|C)||An increase in the venous return of blood to the heart|
|D)||Decreased production of antidiuretic hormone (ADH)|
Physiologic changes occur with the administration of PEEP. PEEP causes an increase in intrathoracic pressure, which decreases the venous return of blood to the heart. The baroreceptors in the thoracic aorta interpret the decreased venous return as hypovolemia and stimulate an increase in production of antidiuretic hormone (ADH). Increased ADH can lead to the development of hypovolemia, which results in decreased cardiac output. Another potential problem encountered is the development of a pneumothorax [2,6].
|A)||should not be pharmacologically sedated.|
|B)||will not improve with altered inspiratory flow rates.|
|C)||are only able to spontaneously inhale, but not exhale.|
|D)||attempt to actively exhale while the ventilator is still delivering the inspired volume.|
Patients will occasionally "fight" the ventilator, also referred to as "being out of phase with the ventilator." In these cases, the patient attempts to actively exhale while the ventilator is delivering the inspired volume. This conflict should be corrected because it results in decreased volume delivery and excessively high airway pressures. A bag-valve mask may be used to increase volume delivery gradually and decrease the respiratory rate. Altered inspiratory flow rates may be ordered for the ventilator to correct the situation, or medication may be prescribed to sedate the patient and allow the ventilator to function more efficiently [2,7].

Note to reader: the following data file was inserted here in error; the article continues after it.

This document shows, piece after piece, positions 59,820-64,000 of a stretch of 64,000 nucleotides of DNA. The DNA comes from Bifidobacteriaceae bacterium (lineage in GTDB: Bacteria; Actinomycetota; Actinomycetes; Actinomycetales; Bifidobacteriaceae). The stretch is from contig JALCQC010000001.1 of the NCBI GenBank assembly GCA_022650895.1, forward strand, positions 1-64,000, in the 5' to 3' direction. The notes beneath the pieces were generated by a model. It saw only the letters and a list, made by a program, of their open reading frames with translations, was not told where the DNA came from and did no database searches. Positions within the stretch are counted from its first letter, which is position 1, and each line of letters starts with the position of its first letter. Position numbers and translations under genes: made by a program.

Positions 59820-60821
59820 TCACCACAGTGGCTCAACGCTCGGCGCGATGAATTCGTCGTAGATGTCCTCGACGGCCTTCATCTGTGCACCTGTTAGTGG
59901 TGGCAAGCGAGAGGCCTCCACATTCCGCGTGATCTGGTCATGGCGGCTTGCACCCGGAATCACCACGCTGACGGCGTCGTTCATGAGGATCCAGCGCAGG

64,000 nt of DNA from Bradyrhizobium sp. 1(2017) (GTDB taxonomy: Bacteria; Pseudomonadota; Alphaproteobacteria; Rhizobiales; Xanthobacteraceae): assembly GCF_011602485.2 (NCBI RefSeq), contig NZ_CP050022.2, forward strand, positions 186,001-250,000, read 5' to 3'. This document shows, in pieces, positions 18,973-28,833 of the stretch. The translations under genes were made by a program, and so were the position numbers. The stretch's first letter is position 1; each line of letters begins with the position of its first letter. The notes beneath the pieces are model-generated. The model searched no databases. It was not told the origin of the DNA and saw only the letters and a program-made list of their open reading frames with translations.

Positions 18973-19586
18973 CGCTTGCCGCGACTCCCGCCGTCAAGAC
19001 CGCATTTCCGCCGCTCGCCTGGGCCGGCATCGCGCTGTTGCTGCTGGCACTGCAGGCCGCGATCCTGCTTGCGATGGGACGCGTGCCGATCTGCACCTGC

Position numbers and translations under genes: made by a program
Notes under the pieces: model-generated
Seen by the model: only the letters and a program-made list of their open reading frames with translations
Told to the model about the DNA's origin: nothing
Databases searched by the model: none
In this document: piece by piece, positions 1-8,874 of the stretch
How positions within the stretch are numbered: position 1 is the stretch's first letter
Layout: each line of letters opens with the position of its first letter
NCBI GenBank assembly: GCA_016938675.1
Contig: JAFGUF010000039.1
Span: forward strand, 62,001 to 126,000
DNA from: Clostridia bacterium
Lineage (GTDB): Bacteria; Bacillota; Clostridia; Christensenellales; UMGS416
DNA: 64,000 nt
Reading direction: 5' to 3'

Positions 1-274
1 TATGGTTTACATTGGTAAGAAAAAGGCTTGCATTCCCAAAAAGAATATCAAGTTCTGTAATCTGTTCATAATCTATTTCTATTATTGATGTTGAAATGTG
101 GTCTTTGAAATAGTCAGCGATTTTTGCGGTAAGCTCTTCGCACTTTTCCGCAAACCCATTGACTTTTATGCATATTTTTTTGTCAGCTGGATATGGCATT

|B)||Expiratory reserve volume|
|C)||Maximum inspiratory effort|
|D)||Residual inspiratory volume|
If the patient is receiving PEEP, it should be no higher than 5 cm; otherwise, it will interfere with the patient's independent inspiratory efforts. Vital capacity should be greater than 15 mL/kg of body weight, as this indicates that the patient is able to move enough air. This measurement can be obtained using a respirometer attached to the end of the patient's endotracheal or tracheotomy tube. Maximum inspiratory effort should also be assessed to determine whether the patient's chest expansion is sufficient to produce negative alveolar pressure and stimulate a deep inspiration. The greater the patient's ability to inhale, the more negative the inspiratory pressure will be. This is assessed by attaching a pressure gauge to the end of the endotracheal or tracheotomy tube and instructing the patient to take in a deep breath. The patient is considered to be ready for weaning with a pressure of -25 to -30 cm. Respiratory rate and minute volume measurements should be taken. The respiratory rate should be at least 12 breaths per minute, but no greater than 20 breaths per minute [6,7]. Additional criteria for weaning include a stable chest wall, an acceptable chest x-ray, adequate cardiac output, normal body temperature, adequate nutritional status, and a generally well-rested condition.